In England and Wales, the management of listed buildings is the responsibility of local planning authorities and the Department for Communities and Local Government (i.e. not DCMS which originally listed the building). There is a general principle that listed buildings are put to ‘appropriate and viable use’ and recognise that this may involve the re-use and modification of the building. However, listed buildings cannot be modified without first obtaining Listed Building Consent through the relevant local planning authority
Carrying out unauthorised works to a listed building is a criminal offence and owners can be prosecuted. A planning authority can also insist that all work undertaken without consent be reversed at the owner’s expense.
See also Category:Grade I listed buildings for examples of such buildings across England and Wales
See also Category:Grade II* listed buildings for examples of such buildings across England and Wales
See also Category:Grade II listed buildings for examples of such buildings across England and Wales
Many councils, for example, Birmingham City Council, maintain a list of locally listed buildings as separate to the statutory list (and in addition to it). There is no statutory protection of a building or object on the local list. Councils hope that owners will recognise the merits of their properties and keep them unaltered if at all possible.
These grades are used by Birmingham:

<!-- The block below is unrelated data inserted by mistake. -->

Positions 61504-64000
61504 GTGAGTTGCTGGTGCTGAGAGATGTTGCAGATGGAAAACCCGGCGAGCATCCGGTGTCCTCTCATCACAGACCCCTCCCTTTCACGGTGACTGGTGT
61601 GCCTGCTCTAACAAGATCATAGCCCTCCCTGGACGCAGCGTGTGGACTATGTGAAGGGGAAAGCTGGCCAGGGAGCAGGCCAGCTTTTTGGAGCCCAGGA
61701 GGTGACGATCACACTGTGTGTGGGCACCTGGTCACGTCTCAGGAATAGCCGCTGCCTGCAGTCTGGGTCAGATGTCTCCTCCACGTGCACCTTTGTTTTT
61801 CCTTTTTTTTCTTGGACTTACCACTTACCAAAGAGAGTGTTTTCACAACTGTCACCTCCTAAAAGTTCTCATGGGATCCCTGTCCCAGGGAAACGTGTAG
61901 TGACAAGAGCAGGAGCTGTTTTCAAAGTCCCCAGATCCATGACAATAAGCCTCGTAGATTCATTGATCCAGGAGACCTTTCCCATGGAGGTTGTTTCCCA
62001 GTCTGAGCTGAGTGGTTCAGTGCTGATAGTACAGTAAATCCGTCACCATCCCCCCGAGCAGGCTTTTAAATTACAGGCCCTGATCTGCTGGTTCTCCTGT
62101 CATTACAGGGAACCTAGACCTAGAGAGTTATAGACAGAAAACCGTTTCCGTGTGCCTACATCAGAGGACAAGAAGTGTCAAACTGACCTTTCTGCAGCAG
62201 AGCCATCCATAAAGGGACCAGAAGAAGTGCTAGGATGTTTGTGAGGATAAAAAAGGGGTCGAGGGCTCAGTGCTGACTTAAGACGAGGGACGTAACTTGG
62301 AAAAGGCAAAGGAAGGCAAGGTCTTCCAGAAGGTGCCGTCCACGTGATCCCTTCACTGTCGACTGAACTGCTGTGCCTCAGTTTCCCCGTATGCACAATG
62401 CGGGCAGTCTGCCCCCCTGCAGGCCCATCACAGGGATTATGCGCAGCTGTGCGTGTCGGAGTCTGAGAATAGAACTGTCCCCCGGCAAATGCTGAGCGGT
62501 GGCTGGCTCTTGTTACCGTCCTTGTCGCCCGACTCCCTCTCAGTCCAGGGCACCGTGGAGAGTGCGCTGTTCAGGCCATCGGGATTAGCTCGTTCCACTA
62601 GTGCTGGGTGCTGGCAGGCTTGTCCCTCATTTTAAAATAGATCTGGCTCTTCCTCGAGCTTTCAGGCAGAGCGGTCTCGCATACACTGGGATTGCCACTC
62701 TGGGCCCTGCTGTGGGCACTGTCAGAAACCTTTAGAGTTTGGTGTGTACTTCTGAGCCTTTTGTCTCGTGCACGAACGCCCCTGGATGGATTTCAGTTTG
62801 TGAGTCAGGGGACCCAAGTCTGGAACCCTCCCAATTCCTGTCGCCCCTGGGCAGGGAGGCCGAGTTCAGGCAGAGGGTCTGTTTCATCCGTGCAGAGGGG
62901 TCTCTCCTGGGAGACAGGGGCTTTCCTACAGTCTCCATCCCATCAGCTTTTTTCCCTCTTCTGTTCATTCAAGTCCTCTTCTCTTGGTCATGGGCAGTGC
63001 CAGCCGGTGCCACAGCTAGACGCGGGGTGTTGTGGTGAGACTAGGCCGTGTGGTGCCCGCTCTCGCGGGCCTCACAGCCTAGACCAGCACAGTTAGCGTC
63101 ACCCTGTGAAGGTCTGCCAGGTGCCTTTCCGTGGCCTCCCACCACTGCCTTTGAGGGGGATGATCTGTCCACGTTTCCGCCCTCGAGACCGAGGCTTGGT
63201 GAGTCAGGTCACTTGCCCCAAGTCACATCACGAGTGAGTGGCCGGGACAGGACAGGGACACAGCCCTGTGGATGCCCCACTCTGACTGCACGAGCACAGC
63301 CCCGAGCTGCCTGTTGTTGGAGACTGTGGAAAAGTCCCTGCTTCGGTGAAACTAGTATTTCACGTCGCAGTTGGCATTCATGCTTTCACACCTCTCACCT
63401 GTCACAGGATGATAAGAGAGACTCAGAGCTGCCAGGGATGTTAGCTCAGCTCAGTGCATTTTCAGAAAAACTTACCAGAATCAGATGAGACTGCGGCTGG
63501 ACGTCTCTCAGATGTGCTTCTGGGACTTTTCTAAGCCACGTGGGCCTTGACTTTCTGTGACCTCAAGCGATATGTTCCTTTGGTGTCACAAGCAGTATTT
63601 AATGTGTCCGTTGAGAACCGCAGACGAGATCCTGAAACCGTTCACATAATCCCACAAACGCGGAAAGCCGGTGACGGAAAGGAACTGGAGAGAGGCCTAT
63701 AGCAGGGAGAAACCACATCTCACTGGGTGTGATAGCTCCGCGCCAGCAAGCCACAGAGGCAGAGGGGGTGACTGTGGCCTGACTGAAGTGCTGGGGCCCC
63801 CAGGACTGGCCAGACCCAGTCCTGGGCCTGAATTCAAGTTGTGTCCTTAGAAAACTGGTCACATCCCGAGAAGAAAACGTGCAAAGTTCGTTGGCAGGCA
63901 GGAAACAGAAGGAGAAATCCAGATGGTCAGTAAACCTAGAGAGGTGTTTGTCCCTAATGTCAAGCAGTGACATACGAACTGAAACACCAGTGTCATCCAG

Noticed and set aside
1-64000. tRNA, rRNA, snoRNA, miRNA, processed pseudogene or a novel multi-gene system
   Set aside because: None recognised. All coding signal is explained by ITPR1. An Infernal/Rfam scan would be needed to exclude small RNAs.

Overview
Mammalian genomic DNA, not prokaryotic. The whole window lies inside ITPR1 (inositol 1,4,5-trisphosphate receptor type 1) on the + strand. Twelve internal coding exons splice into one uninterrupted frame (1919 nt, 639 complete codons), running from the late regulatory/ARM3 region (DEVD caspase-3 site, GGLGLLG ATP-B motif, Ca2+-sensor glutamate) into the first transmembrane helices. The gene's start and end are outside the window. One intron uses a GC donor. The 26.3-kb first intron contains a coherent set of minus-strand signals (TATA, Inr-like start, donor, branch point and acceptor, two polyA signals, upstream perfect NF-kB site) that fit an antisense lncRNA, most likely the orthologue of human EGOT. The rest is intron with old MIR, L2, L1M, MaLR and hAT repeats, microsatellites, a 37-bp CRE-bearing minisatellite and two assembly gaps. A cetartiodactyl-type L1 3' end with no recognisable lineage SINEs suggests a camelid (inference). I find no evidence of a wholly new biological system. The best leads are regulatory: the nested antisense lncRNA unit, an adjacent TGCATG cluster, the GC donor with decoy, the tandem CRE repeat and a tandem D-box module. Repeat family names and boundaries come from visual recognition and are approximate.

Listing began later in Northern Ireland than in the rest of the UK: the first provision for listing was contained in the Planning (Northern Ireland) Order 1972; and the current legislative basis for listing is the Planning (Northern Ireland) Order 1991. Under Article 42 of the Order, the Department of the Environment of the Northern Ireland Executive is required to compile lists of buildings of "special architectural or historic interest". The responsibility for the listing process rests with the Northern Ireland Environment Agency (NIEA), an executive agency within the Department of the Environment.
Following the introduction of listing, an initial survey of Northern Ireland's building stock was begun in 1974. By the time of the completion of this First Survey in 1994, the listing process had developed considerably, and it was therefore decided to embark upon a Second Survey to update and cross-check the original information. As of April 2010[update], the Second Survey had been completed for 147 of Northern Ireland's 547 council wards, and completion is anticipated by 2016. Information gathered during this survey, relating to both listed and unlisted buildings, is entered into the publicly accessible Northern Ireland Buildings Database. A range of listing criteria, which aim to define architectural and historic interest, have been developed by the NIEA, and are used to determine whether or not to list a building. Listed building consent must be obtained from local authorities prior to any alteration to a listed structure.